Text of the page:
April 16 - In South Africa, Vanguard, in a joint venture with Grindrod and private investors, has invested ZAR70 million (USD9.5 million) on a new mobile cranes.
Designed and manufactured by Grove Cranes, a subsidiary of Manitowoc from Germany, the GTK 1100 is due to arrive in South Africa on April 20.
"This acquisition is a massive milestone for Vanguard, which sees the potential of the crane deployed in facilities such as refineries, windturbine farms and power stations. When I saw the GTK 1100 being operated for the first time, during the construction of the boiler sections at a power station outside Cologne, Germany, I was convinced of its capabilities in South Africa. A definite success in the international construction sector, the GTK 1100 brings with it a whole range of opportunities for South African engineering companies in terms of greater flexibility and reduced project costs," says Bryan Hodgkinson, director, Vanguard.
The GTK 1100 was designed to lift ultra heavy loads to extreme heights. It can lift 100 tonnes to heights of more than 100m and has a 56m working radius, centre operated, without a counterweight. It was designed to compete in the super lift market dominated traditionally by large, crawler cranes with lattice booms.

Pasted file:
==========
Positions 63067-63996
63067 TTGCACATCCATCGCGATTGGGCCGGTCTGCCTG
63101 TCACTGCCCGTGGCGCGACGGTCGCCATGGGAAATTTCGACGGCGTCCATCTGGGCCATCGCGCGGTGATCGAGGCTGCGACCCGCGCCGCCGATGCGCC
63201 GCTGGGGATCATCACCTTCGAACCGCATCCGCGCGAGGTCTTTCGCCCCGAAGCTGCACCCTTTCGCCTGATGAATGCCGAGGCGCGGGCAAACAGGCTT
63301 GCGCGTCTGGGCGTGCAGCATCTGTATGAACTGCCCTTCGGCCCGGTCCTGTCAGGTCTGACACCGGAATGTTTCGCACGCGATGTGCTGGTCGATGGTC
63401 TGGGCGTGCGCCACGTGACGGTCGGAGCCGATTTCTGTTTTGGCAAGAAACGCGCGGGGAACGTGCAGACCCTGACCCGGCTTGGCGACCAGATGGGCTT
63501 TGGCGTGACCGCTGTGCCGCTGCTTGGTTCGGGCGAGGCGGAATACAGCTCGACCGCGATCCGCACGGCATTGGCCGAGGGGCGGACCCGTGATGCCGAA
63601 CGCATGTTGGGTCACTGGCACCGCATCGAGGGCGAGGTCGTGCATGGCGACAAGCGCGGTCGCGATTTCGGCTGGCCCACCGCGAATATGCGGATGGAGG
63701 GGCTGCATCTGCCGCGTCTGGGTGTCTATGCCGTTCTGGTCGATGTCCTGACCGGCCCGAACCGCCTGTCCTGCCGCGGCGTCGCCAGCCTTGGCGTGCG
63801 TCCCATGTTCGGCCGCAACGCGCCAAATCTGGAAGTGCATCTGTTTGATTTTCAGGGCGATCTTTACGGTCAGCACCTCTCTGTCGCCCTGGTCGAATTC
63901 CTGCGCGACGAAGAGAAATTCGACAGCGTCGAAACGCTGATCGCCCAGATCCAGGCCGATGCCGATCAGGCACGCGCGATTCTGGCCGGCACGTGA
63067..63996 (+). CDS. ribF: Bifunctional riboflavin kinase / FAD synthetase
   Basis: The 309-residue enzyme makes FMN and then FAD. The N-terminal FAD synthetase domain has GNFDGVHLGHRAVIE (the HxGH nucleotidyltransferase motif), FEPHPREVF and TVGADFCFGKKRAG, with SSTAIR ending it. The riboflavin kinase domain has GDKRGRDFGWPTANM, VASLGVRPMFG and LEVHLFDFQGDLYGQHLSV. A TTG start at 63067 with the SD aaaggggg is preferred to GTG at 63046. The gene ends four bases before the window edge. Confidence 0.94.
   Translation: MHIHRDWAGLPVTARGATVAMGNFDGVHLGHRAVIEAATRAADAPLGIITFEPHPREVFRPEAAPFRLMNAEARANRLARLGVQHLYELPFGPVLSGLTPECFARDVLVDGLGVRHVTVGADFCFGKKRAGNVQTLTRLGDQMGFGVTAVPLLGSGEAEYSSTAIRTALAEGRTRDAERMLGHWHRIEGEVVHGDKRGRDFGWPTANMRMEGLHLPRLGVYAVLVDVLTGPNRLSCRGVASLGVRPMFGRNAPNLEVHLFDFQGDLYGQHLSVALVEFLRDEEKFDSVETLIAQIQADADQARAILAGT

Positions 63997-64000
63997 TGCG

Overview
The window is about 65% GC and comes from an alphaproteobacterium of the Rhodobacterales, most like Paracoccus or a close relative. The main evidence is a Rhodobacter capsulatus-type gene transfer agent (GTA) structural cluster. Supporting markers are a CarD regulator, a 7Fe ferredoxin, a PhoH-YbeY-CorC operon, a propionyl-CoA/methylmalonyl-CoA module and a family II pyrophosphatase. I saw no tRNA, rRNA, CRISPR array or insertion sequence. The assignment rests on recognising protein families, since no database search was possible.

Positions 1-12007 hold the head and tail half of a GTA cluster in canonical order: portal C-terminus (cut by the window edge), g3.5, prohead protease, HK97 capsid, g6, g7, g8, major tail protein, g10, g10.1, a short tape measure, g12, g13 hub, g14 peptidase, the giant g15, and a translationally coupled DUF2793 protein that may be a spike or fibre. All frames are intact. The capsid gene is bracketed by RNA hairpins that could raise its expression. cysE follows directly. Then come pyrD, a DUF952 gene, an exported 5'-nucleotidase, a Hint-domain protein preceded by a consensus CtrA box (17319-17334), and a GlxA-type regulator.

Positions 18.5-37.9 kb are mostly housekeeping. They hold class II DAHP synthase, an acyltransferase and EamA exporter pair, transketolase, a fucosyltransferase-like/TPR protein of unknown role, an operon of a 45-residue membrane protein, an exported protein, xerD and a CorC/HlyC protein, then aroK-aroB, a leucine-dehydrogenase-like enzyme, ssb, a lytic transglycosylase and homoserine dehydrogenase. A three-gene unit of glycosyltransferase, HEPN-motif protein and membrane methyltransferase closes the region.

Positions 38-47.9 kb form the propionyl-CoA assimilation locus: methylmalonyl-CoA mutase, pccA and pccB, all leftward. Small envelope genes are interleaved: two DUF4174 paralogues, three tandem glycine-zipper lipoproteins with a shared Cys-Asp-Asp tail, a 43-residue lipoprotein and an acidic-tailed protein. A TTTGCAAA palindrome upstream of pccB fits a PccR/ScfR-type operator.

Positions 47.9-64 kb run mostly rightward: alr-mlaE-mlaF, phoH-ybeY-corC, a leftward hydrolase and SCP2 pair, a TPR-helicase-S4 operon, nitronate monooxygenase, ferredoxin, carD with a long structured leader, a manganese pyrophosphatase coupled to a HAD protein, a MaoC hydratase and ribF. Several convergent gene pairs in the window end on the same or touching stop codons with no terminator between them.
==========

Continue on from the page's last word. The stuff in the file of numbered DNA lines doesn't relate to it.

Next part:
Another of the unique innovations of the GTK 1100 is that compared to other large super lift cranes, which would need between 20 and 40 truckloads of parts to be mobilised in order to perform such heavy lifts, the GTK 1100 only needs four. Site establishment is therefore expected to be only a third of the cost.
The crane is one of only seven of its kind in the world and has a small footprint of 18x18m (including the boom set-up) for a minimised job site area and its self-levelling function results in minimal ground preparation. The vertical rigging of the self-erecting tower contributes to the fast set-up; one of the key benefits of the GTK 1100 is that it can be ready for operation in just four to six hours. Helping to lower operational costs, this crane is a good choice for restricted sites as it can negotiate gaps of 3.5m wide.